Open amendment

 
By Sumana Narayanan
Last Updated: Saturday 04 July 2015

RTI sets a precedent

the environment and forests ministry will now have to release all information related to the amendment of the 2006 environment impact assessment (eia) notification. The ministry will also have to make public, details of approvals the National Biodiversity Authority (nba) has granted for access and use of India's bio-resources. This has been possible because of two right to information, or rti, applications.

The process of finalizing a notification is usually not open to scrutiny. The Central Information Commission's order on the rti regarding the changes in the eia notification has forced the ministry to disclose the papers before the government finalizes the amendment. "This order could also be used as a precedent to gaining information on other notifications awaiting finalization, such as the coastal management zone notification," said Kanchi Kohli of Kalpavriksh Environment Action Group.

Manju Menon of Kalpavriksh had filed an rti application in February 2008, seeking access to documents pertaining to the amendment of the eia notification. The ministry refused to divulge information claiming the documents to be cabinet papers. The rti Act, 2005, says that cabinet papers need not be shared till a decision is taken on the issue under debate, but does not define a cabinet paper. Menon appealed to the Central Information Commission.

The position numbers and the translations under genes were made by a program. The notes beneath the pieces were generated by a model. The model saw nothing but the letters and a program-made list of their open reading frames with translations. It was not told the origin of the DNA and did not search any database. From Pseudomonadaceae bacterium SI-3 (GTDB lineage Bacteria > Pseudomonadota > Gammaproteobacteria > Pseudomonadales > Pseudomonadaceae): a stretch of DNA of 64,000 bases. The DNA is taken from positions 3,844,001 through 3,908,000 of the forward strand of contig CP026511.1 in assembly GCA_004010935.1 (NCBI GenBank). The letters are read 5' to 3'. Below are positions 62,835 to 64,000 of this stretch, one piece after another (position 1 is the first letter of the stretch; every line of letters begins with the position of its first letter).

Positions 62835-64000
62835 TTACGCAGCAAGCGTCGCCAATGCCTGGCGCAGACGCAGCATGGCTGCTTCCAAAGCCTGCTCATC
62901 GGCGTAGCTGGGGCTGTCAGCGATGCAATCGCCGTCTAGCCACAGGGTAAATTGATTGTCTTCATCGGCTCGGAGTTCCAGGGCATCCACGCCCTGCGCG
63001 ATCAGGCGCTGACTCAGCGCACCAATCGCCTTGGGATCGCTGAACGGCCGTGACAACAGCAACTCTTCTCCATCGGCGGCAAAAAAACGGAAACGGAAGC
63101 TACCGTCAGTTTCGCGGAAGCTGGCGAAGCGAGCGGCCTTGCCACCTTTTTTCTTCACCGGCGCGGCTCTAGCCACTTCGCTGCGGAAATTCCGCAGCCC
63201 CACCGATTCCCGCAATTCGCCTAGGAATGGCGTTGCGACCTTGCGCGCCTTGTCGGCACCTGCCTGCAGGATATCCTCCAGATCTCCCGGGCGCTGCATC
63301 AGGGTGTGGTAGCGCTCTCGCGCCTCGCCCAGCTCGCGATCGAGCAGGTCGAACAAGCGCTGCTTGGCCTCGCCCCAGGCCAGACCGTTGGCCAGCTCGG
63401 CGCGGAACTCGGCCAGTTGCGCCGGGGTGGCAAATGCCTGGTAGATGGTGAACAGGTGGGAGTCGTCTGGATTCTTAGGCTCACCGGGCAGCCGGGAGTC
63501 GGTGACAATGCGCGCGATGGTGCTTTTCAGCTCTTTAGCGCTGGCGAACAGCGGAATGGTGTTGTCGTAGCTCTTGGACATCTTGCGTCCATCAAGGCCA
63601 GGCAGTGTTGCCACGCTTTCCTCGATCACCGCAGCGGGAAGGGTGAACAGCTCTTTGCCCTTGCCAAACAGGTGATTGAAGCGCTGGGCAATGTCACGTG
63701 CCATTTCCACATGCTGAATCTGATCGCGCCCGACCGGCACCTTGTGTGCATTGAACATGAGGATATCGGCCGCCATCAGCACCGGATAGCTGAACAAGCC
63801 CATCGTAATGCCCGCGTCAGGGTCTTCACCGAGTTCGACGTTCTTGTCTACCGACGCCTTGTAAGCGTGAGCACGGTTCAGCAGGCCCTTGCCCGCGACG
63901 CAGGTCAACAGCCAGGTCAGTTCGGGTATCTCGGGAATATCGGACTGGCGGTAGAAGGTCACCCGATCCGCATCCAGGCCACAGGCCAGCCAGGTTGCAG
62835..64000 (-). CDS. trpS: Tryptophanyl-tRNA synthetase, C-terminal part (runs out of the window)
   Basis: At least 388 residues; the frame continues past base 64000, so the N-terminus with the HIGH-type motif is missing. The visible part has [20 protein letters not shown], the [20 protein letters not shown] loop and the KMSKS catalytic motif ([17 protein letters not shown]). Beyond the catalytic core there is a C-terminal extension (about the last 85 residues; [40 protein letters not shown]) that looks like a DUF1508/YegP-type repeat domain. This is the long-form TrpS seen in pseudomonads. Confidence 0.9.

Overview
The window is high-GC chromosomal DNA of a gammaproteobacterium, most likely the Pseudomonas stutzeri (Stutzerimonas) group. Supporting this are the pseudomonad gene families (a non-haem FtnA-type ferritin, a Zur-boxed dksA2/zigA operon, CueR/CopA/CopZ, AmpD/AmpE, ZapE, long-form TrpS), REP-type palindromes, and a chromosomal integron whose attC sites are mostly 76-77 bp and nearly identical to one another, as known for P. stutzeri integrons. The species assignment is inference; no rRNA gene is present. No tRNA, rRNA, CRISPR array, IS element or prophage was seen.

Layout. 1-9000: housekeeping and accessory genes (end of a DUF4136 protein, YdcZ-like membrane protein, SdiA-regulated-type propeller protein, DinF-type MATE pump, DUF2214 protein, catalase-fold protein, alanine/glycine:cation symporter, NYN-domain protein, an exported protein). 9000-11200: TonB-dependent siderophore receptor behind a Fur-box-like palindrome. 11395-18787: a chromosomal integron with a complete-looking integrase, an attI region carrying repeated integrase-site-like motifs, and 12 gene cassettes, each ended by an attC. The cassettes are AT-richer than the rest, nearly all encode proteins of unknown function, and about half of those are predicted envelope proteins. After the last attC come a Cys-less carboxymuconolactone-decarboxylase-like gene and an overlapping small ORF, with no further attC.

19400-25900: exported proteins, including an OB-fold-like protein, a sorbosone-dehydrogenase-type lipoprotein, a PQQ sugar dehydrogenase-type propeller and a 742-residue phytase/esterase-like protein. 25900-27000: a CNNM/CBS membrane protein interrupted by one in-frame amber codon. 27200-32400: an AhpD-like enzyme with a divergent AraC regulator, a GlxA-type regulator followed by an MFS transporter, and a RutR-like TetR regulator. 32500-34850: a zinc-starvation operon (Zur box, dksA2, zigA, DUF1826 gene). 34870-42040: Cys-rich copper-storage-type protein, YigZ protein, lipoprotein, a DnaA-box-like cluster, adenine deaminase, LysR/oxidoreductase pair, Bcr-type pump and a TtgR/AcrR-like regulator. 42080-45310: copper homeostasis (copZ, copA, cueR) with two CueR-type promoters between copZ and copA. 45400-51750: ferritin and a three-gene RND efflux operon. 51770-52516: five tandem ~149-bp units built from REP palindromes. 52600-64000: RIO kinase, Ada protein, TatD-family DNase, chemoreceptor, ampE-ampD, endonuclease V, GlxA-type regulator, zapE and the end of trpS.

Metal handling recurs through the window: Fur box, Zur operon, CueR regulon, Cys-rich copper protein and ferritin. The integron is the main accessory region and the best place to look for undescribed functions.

Another rti application was filed in September 2007 by S Butani on behalf of Campaign for Conservation and Community Control over Biodiversity, an association of ngos. It sought access to details of approvals granted by nba under the Biological Diversity Act, 2002. The purpose was to push for transparency, said Butani.

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